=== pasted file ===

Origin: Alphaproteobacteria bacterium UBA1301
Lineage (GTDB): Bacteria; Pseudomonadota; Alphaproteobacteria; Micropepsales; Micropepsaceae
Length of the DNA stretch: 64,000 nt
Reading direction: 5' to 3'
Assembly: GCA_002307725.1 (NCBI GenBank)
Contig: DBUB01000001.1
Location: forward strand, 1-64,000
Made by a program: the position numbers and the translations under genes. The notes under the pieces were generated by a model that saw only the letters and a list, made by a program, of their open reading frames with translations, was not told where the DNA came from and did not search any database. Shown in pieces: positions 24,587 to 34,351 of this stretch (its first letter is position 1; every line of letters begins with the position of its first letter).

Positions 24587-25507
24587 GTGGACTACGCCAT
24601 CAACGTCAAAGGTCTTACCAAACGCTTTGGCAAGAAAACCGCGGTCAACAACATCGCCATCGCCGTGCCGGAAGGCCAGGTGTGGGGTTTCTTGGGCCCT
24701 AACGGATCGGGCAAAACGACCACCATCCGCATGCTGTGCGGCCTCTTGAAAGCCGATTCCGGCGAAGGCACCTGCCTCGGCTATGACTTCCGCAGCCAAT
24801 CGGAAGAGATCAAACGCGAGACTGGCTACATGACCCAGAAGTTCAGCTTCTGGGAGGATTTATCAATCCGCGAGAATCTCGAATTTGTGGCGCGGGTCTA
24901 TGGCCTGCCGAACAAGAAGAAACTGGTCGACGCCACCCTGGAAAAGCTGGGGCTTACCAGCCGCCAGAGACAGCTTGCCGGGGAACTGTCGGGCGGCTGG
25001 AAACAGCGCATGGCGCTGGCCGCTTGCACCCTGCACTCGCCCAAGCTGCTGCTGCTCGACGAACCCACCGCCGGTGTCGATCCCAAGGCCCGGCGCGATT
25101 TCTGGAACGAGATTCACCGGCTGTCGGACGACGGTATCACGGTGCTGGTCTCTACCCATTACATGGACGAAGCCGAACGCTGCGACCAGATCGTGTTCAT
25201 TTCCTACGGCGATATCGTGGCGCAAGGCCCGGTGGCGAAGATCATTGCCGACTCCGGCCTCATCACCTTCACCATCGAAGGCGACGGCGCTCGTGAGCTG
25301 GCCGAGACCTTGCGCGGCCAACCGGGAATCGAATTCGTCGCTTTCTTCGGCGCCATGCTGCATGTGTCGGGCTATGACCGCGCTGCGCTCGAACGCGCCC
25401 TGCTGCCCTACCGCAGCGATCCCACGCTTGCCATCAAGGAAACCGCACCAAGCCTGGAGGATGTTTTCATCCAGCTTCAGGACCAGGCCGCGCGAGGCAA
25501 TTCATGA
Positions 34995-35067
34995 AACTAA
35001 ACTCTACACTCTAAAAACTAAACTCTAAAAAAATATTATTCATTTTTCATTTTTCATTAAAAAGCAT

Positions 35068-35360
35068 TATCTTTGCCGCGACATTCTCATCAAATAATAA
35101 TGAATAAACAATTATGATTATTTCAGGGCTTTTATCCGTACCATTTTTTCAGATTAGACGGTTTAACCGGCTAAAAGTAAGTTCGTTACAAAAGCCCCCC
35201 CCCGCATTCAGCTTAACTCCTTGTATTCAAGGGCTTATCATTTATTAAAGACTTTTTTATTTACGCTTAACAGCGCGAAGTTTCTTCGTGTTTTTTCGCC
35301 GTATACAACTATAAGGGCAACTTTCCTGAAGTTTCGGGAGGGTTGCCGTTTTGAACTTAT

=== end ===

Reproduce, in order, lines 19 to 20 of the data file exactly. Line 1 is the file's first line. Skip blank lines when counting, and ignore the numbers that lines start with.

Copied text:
25401 TGCTGCCCTACCGCAGCGATCCCACGCTTGCCATCAAGGAAACCGCACCAAGCCTGGAGGATGTTTTCATCCAGCTTCAGGACCAGGCCGCGCGAGGCAA
25501 TTCATGA